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As Easy as Fish

November 17, 1994|ABBY MANDEL

Many cooks still shy away from preparing fish at home. But buying fresh fish is not mysterious--and cooking it is a breeze.

Fresh fish (and shellfish) are highly perishable and must be maintained at proper temperatures. In the ideal fish market, the kind where you can rely on the recommendations of the fishmonger, you encounter a fresh, almost sweetish odor when you walk in the door.

Barring a market of that quality, consider fish that was flash-frozen at sea. It can be of better quality than many fish sold as fresh. Also try farmed fish, since the shipping time is typically far less than from a fishing boat.


In any case, fish should be cooked the same day it's purchased. Flash-frozen fish that has thawed should not be frozen again.


This simple, comforting chowder is a most delicious focus for an informal fall lunch or supper. Any mild skinless fillets will work well in this recipe.


2 thick slices lean applewood-smoked bacon, cut into 1/4-inch dice

1 tablespoon butter

1 large onion, chopped

2 stalks celery, diced

5 small red potatoes, not peeled, cut into 1/4-inch dice

1 (8-ounce) bottle clam juice

1 cup water

1/2 teaspoon salt

Freshly ground nutmeg

Freshly ground pepper

2 cups milk (2% or regular)

2 tablespoons cornstarch mixed with 2 tablespoons milk

1 cup corn kernels (cut off cob, frozen or canned, well drained)

1 pound skinless, firm-fleshed, freshwater fish fillets, such as pike or whitefish, cut into 1/2-inch chunks

In 2-quart saucepan, cook bacon over medium-high heat until crisp, about 2 minutes, stirring often. Add butter. When hot, add onion and celery. Cook until onion is tender, about 4 minutes, stirring often. Add potatoes, clam juice, water, salt, nutmeg and pepper. Bring to boil. Simmer, covered, until potatoes are tender, about 20 minutes.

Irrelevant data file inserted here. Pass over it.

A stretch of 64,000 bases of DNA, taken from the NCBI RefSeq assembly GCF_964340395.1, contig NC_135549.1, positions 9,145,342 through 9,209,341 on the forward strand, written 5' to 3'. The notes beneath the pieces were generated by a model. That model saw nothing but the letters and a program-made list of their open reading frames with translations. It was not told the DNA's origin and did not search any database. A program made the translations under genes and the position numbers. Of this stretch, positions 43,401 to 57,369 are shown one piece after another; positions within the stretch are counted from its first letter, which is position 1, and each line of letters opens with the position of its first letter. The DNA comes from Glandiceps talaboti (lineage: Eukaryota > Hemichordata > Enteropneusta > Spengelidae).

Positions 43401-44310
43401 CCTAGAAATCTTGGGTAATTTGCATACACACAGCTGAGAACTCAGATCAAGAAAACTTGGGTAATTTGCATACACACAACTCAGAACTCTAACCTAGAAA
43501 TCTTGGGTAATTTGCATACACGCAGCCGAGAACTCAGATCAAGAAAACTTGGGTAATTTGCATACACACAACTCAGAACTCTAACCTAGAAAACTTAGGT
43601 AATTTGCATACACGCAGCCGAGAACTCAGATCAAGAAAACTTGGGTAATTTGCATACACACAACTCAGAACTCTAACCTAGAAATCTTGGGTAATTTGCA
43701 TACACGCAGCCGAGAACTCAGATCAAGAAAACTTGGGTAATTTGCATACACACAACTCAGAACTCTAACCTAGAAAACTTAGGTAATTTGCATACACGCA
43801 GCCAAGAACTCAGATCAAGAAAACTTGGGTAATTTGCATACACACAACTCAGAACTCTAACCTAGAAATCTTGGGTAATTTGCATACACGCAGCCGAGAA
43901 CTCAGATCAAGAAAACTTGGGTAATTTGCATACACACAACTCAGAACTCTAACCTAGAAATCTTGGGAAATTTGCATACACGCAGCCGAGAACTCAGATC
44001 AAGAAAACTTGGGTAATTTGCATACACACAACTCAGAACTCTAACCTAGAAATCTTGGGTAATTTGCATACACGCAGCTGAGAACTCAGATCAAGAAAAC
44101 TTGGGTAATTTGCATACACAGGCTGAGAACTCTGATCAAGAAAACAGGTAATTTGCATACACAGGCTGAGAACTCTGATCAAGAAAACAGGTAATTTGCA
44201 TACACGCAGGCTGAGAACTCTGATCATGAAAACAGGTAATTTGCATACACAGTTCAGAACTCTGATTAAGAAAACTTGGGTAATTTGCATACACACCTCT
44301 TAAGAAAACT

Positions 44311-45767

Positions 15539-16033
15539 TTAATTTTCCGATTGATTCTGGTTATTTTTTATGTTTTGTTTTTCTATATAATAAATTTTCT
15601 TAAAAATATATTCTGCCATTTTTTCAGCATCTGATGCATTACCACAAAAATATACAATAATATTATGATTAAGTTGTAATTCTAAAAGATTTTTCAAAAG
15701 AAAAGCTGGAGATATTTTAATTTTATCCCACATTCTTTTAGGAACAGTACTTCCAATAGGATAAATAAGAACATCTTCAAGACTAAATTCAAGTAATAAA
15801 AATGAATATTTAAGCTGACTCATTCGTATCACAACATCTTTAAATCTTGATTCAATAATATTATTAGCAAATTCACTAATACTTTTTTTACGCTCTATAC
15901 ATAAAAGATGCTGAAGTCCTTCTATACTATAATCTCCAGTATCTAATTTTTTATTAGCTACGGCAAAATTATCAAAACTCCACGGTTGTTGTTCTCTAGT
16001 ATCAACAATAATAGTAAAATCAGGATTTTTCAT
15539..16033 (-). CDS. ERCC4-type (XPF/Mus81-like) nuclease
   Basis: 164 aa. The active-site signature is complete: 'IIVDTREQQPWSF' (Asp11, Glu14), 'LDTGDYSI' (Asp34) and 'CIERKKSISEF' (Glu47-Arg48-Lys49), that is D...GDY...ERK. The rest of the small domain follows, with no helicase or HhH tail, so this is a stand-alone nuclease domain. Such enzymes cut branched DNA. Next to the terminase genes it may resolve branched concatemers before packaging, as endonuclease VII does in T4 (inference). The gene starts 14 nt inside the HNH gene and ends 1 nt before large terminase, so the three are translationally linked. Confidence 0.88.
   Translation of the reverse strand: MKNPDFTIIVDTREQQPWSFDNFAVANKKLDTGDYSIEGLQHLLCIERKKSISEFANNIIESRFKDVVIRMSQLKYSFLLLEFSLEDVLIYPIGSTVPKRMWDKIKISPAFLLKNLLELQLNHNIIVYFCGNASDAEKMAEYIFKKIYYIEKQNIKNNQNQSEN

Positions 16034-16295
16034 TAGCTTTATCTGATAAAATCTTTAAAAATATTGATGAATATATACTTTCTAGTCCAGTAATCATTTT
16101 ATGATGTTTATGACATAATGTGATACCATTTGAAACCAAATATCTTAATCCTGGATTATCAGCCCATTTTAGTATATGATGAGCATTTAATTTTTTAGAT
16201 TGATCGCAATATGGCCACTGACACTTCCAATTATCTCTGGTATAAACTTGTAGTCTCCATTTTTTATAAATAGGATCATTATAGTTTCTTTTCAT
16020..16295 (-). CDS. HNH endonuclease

Add milk, cornstarch mixture and corn. Cook gently until hot and slightly thickened, about 6 minutes, stirring often. Do not let chowder boil. Adjust seasonings to taste. Can be made 2 days ahead to this point and refrigerated. This chowder does not freeze successfully.

To serve, gently reheat chowder until hot, but not boiling. Add fish. Cook until fish is opaque, about 1 to 2 minutes. Adjust seasonings to taste. Serve hot. Makes about 4 servings.

Each serving contains about:

387 calories; 680 mg sodium; 64 mg cholesterol; 15 grams fat; 37 grams carbohydrates; 27 grams protein; 1.01 grams fiber.


These crisp, light-tasting fillets are easy to prepare, even though they require last-minute cooking. The club soda (or sparkling mineral water) gives this thin batter a delicate crunch. Serve these fillets with shoestring potatoes or roasted herbed small red potatoes and creamed spinach.



6 tablespoons club soda

1 tablespoon plus 1 teaspoon fresh lemon juice

1 teaspoon Worcestershire sauce

1/4 cup plus 2 tablespoons flour

3/4 teaspoon salt

Freshly ground pepper

4 (4-ounce) mild fish fillets, such as sea bass, red snapper or tilapia

1 tablespoon unsalted butter

1 tablespoon olive oil

Lemon wedges

Put club soda, lemon juice, Worcestershire, flour, salt and pepper in small bowl. Whisk until combined. Transfer mixture to pie plate or shallow soup dish.

Rinse fillets in water, pat dry with paper towels. Set aside on paper towels.

Heat 1/2 tablespoon butter and 1/2 tablespoon oil in 10-inch non-stick skillet over medium-high heat. When hot, dip 2 fillets in batter to coat. Fry in skillet until lightly brown and crisp on both sides, about 3 minutes per side.

Transfer to warm plate. Keep warm in 200-degree oven. Heat remaining butter and oil and repeat coating and frying of remaining fillets. Serve immediately. Garnish with lemon wedges. Makes 4 servings.

Each serving contains about:

184 calories; 526 mg sodium; 80 mg cholesterol; 8 grams fat; 9 grams carbohydrates; 17 grams protein; 0.03 gram fiber.

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